Analysis of chemical signals from complex oceanic gas hydrate ecosystems with infrared spectroscopy
Dobbs, Gary T.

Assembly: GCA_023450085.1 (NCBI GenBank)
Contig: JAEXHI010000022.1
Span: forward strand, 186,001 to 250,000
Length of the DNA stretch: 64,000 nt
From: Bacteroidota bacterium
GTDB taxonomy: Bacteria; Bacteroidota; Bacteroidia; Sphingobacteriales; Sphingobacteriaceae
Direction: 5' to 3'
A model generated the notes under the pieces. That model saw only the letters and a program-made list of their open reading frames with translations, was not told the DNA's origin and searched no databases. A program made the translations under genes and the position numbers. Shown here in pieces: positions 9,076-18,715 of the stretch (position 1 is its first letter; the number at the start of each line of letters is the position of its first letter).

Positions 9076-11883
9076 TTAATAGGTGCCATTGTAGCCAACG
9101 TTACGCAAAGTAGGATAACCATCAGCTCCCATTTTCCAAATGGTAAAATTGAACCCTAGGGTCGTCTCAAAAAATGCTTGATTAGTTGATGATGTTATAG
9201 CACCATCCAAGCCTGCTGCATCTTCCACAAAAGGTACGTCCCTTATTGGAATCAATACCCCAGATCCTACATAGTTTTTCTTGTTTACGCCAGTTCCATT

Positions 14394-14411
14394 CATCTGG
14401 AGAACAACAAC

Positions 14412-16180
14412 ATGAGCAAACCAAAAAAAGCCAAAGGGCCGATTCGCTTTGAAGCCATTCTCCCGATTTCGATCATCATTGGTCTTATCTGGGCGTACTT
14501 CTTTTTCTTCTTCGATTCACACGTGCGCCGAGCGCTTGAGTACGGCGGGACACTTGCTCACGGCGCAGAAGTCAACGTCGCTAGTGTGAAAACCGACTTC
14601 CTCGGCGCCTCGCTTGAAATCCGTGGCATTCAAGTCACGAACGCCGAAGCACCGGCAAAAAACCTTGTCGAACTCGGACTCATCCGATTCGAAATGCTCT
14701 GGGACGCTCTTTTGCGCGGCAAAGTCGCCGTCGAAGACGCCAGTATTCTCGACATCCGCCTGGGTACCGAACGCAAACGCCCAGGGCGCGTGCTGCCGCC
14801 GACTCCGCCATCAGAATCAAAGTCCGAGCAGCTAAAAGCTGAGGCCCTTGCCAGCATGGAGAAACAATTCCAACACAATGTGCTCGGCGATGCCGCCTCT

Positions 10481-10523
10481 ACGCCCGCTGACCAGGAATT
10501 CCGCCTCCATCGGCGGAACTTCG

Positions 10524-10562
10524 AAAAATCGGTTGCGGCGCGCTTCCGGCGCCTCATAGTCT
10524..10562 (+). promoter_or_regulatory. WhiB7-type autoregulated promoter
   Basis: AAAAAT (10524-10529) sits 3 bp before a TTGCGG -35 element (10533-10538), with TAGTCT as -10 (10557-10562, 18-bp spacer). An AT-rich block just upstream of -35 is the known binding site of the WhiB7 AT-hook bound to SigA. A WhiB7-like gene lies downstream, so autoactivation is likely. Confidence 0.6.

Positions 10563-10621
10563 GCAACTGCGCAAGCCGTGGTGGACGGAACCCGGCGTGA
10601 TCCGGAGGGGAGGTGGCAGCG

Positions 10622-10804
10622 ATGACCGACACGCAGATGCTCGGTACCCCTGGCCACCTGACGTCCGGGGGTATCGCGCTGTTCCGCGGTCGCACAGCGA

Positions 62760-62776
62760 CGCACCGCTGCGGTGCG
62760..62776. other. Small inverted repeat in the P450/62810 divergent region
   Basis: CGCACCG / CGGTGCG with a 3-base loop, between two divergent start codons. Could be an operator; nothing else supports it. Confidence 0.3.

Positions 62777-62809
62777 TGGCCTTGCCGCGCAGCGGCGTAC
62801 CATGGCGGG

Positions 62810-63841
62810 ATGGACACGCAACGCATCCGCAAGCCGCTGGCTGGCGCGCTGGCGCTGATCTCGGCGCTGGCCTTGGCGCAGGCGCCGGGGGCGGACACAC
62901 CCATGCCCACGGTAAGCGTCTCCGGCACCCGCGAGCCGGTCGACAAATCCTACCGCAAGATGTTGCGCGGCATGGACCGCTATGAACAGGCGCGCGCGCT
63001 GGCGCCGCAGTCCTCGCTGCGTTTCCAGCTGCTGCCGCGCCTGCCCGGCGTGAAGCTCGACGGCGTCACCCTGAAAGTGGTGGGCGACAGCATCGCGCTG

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Substantial amounts of methane are sequestered in naturally occurring ice-like formations known as gas hydrates. In particular, oceanic gas hydrates are globally distributed in complex heterogeneous ecosystems that typically occur at depths exceeding 300 m. Gas hydrates have received attention for their potential as an alternative energy resource, as marine geohazards, and their role in cycling of greenhouse gases. In addition, chemosynthetic communities often play a vital role in the cycling and sequestration of carbon emanating from cold hydrocarbon seeps surrounding hydrate sites. Research efforts are presently striving to better understand the significance and complexity of these ecosystems through the establishment of seafloor observatories capable of long-term monitoring with integrated sensor networks. In this thesis, infrared (IR) spectroscopy has been implemented for the investigation of molecular-specific signatures to monitor gas hydrate growth dynamics and evaluate carbonate minerals, which are intimately connected with complex chemosynthetic processes occurring in these harsh environments. The first fundamental principles and data evaluation strategies for monitoring and quantifying gas hydrate growth dynamics utilizing mid-infrared (MIR) fiber-optic evanescent field spectroscopy have been established by exploiting the state-responsive IR absorption behavior of water. This has been achieved by peak area evaluation of the O-H stretch, H-O-H bend, and libration modes and assessing peak shifts in the 3rd libration overtone and libration bands during the formation and dissociation of simple clathrate hydrates of methane, ethane, and propane formed from aqueous solution. Hydrate growth and monitoring was facilitated with a customized pressure cell enabling operation up to ~5.9 MPa with spectroscopic, temperature, pressure, and video monitoring capabilities. Furthermore, the initial feasibility for extending the developed IR spectroscopic hydrate monitoring strategies into oceanic gas hydrate ecosystems has been demonstrated through the evaluation of potential spectroscopic interferences from sediment matrices in samples collected from two hydrate sites in the Gulf of Mexico (GoM). With exception of the libration band, the primary IR absorption features of water are readily accessed within hydrated sediment samples. Additional consideration for potential long-term hydrate monitoring applications revealed that the collection of approx. 2 IR spectra per day should enable direct insight into the temporal dynamics of hydrates...